As a pastor, I would hope that you find other voices outside of Tri-State Fellowship to speak into your life. By that I mean I hope you find other pastors, writers, etc. who are able to communicate God’s Word clearly and meaningfully.
But man, I hope none of them are on TBN.
If you don’t know what I’m talking about, then I envy you. Technology has only further enabled a whole host of TV “preachers,” bloggers, and writers get famous by feeding you garbage. The very worst of it has been given a label: the so-called “prosperity gospel.” The message is simple: be good, and God will reward you with direct, financial blessing. In some cases, you might be asked to give a small offering to the preacher (after all, private jets aren’t free) and in return, you can wait for God to reward you.
Part of the reason this is so terrible is that it spreads overseas. “Obey God,” missionaries might say, “and your crops will grow.” But of course, American prosperity-pushers rarely hint at such a fallout, safe as they are behind their Colgate smiles and pressed suits.
Sadly, we’ve wallowed so much in an Oprah-fied American dream version of Christianity that we probably aren’t even aware of it. We fall victim to this same bad teaching when we see someone get married, get a new job, have a new baby and say: “Well, they really deserve it.” And of course, we might say the same thing when someone we dislike has their life fall apart.
Do you think that way? Do you see God as handing out rewards and punishments? Where does this belief come from?
Following his parable, Jesus tells his disciples this:
10 “One who is faithful in a very little is also faithful in much, and one who is dishonest in a very little is also dishonest in much. 11 If then you have not been faithful in the unrighteous wealth, who will entrust to you the true riches?12 And if you have not been faithful in that which is another’s, who will give you that which is your own? 13 No servant can serve two masters, for either he will hate the one and love the other, or he will be devoted to the one and despise the other. You cannot serve God and money.” (Luke 16:10-13)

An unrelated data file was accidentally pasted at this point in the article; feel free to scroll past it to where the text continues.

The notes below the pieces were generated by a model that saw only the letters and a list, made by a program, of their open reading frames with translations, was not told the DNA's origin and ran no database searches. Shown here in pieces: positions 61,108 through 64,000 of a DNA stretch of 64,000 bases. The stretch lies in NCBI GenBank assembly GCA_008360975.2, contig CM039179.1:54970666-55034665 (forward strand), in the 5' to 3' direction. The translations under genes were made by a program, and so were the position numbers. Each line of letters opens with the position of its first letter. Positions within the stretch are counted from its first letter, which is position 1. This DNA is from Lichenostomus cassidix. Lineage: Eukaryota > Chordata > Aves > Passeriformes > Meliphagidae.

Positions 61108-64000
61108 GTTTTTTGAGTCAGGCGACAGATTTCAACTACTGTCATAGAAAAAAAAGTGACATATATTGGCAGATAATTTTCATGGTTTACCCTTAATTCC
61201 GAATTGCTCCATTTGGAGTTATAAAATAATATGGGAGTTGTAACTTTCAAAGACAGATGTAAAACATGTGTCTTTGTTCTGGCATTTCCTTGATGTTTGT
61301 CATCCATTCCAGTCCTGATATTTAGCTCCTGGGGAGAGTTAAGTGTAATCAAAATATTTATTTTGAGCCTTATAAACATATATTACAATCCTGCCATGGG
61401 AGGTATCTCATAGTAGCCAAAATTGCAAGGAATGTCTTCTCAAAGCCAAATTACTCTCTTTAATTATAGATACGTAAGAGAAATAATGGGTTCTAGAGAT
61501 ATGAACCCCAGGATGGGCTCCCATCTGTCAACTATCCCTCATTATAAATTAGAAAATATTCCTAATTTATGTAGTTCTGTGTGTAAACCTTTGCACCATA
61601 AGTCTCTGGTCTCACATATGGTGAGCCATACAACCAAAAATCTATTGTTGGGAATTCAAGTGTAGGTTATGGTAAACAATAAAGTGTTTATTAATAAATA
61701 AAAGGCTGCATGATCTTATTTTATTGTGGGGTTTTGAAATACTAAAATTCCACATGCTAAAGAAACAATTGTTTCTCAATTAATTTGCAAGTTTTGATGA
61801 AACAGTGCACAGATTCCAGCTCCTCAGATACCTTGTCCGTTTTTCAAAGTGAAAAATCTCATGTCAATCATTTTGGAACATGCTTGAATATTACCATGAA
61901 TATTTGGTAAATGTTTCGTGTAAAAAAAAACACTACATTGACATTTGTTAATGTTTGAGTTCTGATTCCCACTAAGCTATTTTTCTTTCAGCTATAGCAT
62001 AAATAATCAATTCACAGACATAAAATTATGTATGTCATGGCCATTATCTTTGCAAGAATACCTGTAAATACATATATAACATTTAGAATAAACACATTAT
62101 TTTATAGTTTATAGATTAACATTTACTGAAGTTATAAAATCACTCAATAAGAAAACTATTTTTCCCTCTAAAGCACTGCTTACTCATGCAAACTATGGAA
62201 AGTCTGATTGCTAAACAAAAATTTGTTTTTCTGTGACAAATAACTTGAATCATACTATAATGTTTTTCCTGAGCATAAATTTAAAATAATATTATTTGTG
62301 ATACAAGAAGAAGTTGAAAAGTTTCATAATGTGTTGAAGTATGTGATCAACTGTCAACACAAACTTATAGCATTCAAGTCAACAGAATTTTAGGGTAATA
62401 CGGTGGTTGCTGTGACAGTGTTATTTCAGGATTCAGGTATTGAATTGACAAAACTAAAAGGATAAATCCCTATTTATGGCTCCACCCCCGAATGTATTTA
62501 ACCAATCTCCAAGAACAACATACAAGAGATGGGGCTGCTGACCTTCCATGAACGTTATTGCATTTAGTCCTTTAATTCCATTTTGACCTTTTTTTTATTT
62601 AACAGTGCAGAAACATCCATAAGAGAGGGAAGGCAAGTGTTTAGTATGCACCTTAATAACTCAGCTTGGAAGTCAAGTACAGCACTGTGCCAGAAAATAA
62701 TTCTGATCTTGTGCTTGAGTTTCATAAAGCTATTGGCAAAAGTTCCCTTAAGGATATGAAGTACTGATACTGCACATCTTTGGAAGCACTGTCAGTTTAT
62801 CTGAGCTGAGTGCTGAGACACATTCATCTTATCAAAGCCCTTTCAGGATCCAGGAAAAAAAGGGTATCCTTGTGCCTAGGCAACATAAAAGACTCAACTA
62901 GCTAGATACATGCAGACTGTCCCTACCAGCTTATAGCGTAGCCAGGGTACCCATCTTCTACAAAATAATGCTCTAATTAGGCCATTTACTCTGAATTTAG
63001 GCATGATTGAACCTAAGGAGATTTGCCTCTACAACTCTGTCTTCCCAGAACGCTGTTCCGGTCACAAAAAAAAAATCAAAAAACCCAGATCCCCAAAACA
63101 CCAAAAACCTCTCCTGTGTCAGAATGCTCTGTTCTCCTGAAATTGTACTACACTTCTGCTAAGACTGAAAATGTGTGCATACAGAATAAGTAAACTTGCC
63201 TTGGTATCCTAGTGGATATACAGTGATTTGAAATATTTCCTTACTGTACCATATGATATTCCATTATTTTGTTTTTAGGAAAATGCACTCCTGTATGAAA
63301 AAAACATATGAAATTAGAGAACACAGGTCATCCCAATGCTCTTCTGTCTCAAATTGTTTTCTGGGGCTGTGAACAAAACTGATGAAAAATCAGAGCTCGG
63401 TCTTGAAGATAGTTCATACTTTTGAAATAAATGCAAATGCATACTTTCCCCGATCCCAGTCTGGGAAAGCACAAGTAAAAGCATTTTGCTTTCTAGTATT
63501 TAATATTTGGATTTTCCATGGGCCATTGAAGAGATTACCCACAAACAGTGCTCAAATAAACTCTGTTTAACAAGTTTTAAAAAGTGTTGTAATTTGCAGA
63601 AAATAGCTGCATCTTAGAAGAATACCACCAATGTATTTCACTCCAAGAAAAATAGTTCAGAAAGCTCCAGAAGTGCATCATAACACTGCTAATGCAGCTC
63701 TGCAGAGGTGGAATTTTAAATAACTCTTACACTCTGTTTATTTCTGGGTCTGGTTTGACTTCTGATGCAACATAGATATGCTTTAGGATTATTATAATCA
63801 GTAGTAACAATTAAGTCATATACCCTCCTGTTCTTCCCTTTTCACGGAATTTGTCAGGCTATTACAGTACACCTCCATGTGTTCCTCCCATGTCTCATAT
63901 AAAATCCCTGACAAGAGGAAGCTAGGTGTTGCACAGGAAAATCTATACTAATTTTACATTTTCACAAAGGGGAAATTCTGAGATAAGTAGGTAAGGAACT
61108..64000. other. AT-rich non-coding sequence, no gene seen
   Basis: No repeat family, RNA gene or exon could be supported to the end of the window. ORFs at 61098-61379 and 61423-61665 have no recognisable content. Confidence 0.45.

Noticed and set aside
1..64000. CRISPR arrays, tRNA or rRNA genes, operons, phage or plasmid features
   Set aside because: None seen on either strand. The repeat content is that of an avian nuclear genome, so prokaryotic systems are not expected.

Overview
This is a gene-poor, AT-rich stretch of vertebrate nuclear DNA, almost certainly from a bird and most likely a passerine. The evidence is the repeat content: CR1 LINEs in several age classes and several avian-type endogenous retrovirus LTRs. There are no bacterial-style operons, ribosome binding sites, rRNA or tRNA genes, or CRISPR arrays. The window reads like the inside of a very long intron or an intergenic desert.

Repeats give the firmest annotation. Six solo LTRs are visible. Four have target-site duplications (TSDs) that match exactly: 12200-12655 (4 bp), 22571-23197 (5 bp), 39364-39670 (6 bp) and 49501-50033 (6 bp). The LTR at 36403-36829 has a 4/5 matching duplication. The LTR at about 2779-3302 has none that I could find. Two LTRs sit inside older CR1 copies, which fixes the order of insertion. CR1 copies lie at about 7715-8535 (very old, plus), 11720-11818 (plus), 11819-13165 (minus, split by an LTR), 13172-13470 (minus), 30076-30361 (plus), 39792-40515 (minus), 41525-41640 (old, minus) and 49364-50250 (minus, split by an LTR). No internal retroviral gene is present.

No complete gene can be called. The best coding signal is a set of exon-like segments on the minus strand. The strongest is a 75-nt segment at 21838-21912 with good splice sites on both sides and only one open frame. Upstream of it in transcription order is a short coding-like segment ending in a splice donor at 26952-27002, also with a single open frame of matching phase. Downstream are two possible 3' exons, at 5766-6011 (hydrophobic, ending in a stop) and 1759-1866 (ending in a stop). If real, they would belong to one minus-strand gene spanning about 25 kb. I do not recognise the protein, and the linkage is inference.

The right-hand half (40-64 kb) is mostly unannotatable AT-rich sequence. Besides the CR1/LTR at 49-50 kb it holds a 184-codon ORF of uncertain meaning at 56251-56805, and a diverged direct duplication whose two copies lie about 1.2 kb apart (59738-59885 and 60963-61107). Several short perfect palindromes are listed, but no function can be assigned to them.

Earlier we’d dealt with the unhealthy ways of viewing and handling money. But what about the flip side? Jesus says that not being faithful means no one “will entrust to you the true riches.” So…does that mean if I am faithful, God will trust me with greater wealth?
And, like many things, we’re asking the question all wrong. We’ve been thinking solely in terms of reward, when Jesus is really speaking of stewardship. So really, it’s not about what God rewards us with—it’s what he chooses to entrust us with. “So,” you might ask, “even if God gives me more, it’s still not really mine?” Exactly. But it would be foolish to think that this makes it any less of a blessing. No; the joy comes from the Person who entrusts you with the blessing, never the blessing itself.
Therefore, each of us who has received a blessing—whether financial, relational, or otherwise—can find joy not only in receiving this gift, but using this gift for the benefit of God’s kingdom.